By Eve Thompson, Mount Shasta Area Newspapers
Sometimes truth is stranger than fiction. Consider the tale of the 18 year old Yreka boy whose writing influenced movie star-mystic Shirley MacLaine, science fiction author Robert Heinlein, and religious leader of the I Am movement, Guy Ballard.
For over a century, A Dweller on Two Planets has been considered, as Emilie Frank noted, the “most important book relating to the Mt. Shasta legend-cycle.”
By his own account, Frederick Spencer Oliver was an average student in school. He claimed, “I wanted to study, but lacked will power and concentration.” His teachers, in fact, called him “lackadaisical and even lazy.”
Nonetheless, Oliver said Phylos the Thibetan selected him to be his channel and to record his incarnations in Atlantis and on Mt. Shasta during California’s gold rush days.
Perhaps it was because his lineage, according to the 1952 edition of the book, “was traced by a Master Mind throughout one hundred and thirty-five thousand years of human history.”
Oliver claimed Phylos began sharing spiritual messages with him when he was 17 years old. He became preoccupied with the talks, initially keeping them secret from his parents. However, his father became so worried about his son’s behavior that he planned to have him treated for “approaching imbecility.” At that point, Oliver shared his experiences, eventually repeating Phylos’s accounts to a Yreka Theosophical circle.
In 1884, at 18, Oliver started writing Phylos’s channeled stories down.
“Sometimes I was awakened at night and wrote by lamplight or in total darkness. Phylos dictated, and it was as if he had the manuscript already prepared.” In 1886, Oliver completed the book, A Dweller on Two Planets with Phylos the Thibetan the author.
The 442 page, 25 chapter manuscript is divided into three books. Book One describes Phylos’s 11,160 B.C. Atlantean incarnations. A 1905 Out West review commented, “It is perfectly evident that no one who was not on Atlantis… could have been personally cognizant of the facts related.”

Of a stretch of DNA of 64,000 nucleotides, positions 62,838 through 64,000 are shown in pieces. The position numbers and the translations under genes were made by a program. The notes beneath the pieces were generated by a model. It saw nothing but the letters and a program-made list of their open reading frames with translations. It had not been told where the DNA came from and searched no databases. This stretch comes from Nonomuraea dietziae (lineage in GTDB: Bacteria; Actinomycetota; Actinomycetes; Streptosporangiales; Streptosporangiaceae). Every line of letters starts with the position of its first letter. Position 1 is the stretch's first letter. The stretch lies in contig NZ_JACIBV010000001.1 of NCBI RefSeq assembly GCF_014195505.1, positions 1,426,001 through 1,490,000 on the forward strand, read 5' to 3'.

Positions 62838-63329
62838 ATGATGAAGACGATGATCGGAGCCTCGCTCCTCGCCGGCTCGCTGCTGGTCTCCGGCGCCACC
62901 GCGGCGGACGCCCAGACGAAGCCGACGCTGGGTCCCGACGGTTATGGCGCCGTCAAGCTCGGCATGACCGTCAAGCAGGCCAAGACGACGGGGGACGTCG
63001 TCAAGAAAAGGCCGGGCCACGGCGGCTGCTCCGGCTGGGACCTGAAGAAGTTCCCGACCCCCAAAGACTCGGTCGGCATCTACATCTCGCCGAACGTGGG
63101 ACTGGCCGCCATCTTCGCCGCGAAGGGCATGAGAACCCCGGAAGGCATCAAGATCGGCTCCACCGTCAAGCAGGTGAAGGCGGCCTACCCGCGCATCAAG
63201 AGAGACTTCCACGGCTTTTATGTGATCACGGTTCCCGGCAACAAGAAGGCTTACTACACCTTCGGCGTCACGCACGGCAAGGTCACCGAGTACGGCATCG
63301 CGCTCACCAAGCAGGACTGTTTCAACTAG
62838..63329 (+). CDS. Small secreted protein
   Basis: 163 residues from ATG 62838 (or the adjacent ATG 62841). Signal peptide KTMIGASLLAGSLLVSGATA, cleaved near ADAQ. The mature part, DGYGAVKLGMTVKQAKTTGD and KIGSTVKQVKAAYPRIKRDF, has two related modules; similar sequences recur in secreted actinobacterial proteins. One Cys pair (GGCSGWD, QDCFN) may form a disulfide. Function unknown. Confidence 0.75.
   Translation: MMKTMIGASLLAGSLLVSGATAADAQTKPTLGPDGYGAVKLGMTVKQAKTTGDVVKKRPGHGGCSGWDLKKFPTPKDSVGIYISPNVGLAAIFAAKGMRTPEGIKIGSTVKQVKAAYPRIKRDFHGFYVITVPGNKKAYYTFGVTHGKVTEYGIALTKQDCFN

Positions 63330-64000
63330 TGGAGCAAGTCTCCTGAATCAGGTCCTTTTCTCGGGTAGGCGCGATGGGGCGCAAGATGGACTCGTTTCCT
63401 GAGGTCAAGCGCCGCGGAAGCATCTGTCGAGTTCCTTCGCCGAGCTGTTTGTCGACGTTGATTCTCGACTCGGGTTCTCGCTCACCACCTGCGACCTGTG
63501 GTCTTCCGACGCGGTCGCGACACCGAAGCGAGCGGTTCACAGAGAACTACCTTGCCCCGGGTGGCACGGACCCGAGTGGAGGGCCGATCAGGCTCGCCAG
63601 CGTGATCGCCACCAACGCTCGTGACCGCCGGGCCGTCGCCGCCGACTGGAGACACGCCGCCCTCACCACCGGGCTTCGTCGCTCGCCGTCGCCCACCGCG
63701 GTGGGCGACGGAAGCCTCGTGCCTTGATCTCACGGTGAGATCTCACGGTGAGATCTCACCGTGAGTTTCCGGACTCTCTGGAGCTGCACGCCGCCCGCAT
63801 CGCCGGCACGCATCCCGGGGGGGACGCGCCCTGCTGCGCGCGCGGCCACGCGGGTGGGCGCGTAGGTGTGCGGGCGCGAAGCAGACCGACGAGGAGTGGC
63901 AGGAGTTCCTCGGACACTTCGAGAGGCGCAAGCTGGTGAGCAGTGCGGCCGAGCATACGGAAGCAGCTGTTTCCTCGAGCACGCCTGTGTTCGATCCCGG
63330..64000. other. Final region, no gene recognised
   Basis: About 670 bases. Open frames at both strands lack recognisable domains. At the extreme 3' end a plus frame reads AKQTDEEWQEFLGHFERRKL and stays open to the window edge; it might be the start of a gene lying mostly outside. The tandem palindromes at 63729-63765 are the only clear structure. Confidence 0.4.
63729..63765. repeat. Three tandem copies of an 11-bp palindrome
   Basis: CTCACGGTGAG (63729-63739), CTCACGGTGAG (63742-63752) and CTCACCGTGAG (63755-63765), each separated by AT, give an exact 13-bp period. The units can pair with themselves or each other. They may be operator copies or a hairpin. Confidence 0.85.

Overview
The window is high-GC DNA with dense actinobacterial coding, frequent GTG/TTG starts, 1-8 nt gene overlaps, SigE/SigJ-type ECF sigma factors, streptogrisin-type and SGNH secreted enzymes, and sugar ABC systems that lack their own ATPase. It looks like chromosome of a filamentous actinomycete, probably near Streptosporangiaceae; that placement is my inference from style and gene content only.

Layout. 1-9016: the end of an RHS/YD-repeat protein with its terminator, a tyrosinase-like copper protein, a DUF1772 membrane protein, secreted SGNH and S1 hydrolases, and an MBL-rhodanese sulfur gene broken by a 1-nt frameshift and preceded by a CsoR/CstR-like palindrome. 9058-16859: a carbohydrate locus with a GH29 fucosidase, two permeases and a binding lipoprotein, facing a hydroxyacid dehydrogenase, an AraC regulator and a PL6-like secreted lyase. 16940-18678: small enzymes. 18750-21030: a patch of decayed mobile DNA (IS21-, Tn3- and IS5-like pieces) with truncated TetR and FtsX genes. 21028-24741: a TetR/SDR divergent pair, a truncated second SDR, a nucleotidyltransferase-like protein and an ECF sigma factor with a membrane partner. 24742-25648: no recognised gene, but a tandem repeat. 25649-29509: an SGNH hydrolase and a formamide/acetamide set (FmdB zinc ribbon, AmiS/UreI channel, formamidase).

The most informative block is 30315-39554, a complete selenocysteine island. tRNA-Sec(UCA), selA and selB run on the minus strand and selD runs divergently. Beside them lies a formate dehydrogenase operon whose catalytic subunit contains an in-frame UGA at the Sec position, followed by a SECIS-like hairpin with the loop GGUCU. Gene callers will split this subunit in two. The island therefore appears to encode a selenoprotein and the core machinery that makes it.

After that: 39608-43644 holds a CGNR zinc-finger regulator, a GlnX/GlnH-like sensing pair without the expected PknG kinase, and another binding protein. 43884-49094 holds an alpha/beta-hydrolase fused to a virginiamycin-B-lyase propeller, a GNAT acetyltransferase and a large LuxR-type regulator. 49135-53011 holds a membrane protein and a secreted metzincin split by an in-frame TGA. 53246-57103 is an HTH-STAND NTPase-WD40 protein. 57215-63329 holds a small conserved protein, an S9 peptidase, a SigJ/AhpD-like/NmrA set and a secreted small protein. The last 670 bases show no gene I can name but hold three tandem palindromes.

Book Two recounts Phylos’s gold rush incarnation as Walter Pierson, including details about Pierson’s journey to Venus and his mystical experience on Mt. Shasta. This section is widely acknowledged as the reason the mountain became a mecca for those seeking spiritual enlightenment.
Book Three explores the concept of karma.
Throughout the book, Phylos chronicles the rise and fall of Atlantis and shares many Atlantean inventions and scientific concepts. The wireless telegraph, voice-operated typewriters, mass transit, anti-gravity, x-rays, and airships (now believed to be the origin of UFO myths) are a few of the concepts mentioned.
“Dweller” was first published in 1905 after Oliver’s death. “His mother, Mary Elizabeth Manley-Oliver, had the manuscript published quite possibly to make a living,” said Dennis Freeman, former COS Library Director who continues to add research material to the college’s Mt. Shasta Collection.
“It’s a perennially popular book with many editions, influencing many lives,” Freeman noted. Shirley MacLaine said the book jumped out of a bookshelf into her hands in a New Age bookstore in Hong Kong. It’s been used as the source material for many new age belief systems, including the Lemurian Fellowship.”
“All of Mt. Shasta’s myths date back to a common source,” noted Mt. Shasta cultural historian and bibliographer Bill Miesse, an expert on Mt. Shasta myths.
“Almost all those myths go back to Phylos; the book has influenced many of the spiritual leaders who have lived in Mt. Shasta.”
“I wonder why this story continues to have such an impact,” Freeman reflected. “I think it’s because there have always been spiritual seekers wanting to find meaning in life and answer the big life questions.”
Frederick Spencer Oliver continued to write after finishing Dweller. Records in the Mt. Shasta collection indicate he wrote at least 40 short stories and eventually became a newspaper writer.
His second book, “An Earth Dweller’s Return, “which he claims was channeled for Phylos, includes multiple references to Lemuria. However, the channeled Dweller remains his most popular and influential work.
Those hungry for more details about Oliver’s life, his writings, and A Dweller on Two Planets’ influence can explore the two and a half inch file Freeman has compiled and review Miesse’s annotated bibliography available in the COS library collection. The file includes photographs, news clippings, letters written by Oliver, his descendants, and friends.
“We even have a first edition of the manuscript,” Freeman smiled.
The library has Oliver’s books, video recordings, and several books inspired by the manuscript.
Oliver was often asked if he believed in the book’s information.
He replied, “Unhesitatingly yes. I’ve come to know its truth over the years.”
In 1899, the San Francisco Daily Morning Call described Oliver as “the author of a new work which promises to create a literary sensation.” It has done that.